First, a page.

In 1988, MIDAS(Multics intrusion detection and alerting system), was released using Lisp and P-BEST for the underlying development technologies. The MIDAS work was based on the original Denning and Neumann publication and made use of statistics to reduce the overall audit trail footprint.
    Following the release of MIDAS, the Los Alamos National Laboratory released Wisdom & Sense, or W&S. W&S was able to create IDS rules based on statistical analysis. These rules were then used for anomaly-based detection within the network.
    Two years later in 1990, TIM (Time-based Inductive Machine) was unveiled capable of anomaly detection using inductive learning based on sequential end-user patterns. The system made use of the Common Lisp programming language and was hosted on a VAX 3500 computer. Other IDS systems that came out in this time frame included the Information Security Officer’s Assistant (ISOA) which used a number of strategies to detect anomalies to include an expert system, profile validation, and statistics; AT&T Bell Lab’s ComputerWatch which leveraged rules grounded by statistics, and in 1991 the University of California Distributed Intrusion Detection System (DIDS) that also leveraged expert systems.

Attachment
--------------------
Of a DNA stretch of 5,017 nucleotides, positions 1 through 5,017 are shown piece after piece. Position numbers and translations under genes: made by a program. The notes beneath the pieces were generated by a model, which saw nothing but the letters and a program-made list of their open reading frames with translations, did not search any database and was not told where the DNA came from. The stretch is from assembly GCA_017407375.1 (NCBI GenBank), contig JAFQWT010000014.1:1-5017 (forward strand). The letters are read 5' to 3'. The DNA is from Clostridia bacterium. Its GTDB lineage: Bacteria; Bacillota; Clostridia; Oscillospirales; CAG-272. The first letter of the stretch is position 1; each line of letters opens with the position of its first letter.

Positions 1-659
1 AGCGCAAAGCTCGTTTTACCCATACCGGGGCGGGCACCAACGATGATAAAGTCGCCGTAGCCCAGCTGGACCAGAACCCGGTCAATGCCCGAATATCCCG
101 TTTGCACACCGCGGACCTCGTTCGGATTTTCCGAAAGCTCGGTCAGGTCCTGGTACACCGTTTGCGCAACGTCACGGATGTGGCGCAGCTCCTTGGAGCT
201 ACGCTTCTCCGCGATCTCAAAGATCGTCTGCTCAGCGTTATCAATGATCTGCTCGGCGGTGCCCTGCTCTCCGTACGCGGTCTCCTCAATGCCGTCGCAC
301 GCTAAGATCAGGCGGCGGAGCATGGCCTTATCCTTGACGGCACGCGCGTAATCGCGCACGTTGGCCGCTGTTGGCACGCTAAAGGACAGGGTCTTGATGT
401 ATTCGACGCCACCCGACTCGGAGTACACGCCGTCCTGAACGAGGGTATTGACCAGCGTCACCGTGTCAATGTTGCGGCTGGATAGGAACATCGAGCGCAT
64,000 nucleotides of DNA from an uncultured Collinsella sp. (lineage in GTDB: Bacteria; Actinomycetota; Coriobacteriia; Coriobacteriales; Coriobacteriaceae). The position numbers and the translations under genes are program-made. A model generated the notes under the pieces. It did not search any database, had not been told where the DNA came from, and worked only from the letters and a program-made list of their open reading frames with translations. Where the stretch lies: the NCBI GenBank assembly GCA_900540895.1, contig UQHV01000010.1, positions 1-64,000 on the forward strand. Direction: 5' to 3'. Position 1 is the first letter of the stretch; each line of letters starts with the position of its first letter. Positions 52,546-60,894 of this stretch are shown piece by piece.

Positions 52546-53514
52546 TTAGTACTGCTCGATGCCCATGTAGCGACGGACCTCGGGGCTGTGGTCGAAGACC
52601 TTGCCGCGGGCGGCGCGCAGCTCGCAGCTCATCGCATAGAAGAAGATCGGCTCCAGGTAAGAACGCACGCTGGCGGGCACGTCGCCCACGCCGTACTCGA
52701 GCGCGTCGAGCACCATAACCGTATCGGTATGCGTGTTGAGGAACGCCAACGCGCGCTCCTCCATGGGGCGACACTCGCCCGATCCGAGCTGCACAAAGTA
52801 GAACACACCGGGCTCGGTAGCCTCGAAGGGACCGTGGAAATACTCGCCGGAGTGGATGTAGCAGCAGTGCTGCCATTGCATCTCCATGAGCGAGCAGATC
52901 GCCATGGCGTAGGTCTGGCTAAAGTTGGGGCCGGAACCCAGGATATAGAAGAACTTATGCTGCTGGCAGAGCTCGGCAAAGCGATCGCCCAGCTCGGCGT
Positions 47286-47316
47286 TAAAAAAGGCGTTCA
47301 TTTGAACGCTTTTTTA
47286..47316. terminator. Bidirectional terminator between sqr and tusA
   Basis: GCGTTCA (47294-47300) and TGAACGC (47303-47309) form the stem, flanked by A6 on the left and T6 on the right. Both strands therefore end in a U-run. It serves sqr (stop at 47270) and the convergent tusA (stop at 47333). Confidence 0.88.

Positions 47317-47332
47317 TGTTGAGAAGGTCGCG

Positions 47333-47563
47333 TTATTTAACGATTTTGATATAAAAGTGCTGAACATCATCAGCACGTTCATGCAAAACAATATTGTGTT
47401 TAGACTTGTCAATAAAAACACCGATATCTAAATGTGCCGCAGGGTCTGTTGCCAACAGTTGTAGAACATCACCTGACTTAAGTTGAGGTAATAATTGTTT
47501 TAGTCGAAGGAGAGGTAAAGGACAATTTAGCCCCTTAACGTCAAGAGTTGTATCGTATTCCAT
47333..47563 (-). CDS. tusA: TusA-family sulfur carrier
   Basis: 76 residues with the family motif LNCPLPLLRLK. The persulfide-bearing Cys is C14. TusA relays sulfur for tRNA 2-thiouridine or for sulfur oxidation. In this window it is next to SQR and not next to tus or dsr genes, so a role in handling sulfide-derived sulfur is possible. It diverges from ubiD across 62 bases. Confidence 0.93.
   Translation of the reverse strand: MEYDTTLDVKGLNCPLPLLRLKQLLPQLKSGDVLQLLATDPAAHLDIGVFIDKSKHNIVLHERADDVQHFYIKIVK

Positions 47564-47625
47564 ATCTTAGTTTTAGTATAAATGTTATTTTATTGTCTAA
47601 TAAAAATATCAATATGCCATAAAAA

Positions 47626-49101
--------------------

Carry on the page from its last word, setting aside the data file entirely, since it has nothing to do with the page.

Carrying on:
The Los Alamos National Laboratory Integrated Computing Network (ICN) released NADIR (Network Anomaly Detection and Intrusion Reporter) in 1991. NADIR made use of expert systems grounded in statistics-based anomaly detection and incorporated many of the ideas published by Lunt and Denning.
    In 1998, the Lawrence Berkeley National Laboratory announced the release of the Bro IDS. Bro made use of a rule language developed for the project that made use of data packet analysis from the libpcap data. A follow-on project named NFR (Network Flight Recorder) was released in 1999 that also used libpcap. Shortly after this, APE was released as a packet sniffer making use of libpcap. The APE project would later be renamed to “Snort” and has grown to become one of the most used Intrusion Detection Systems in the world at the time of this writing.

    Types of Intrusion Detection Systems

    There are three types of intrusion detection systems on the market today: network instruction detection systems (NIDSs), host-based instruction detection system’s (HIDSs), and stack-based intrusion detection systems (SIDS).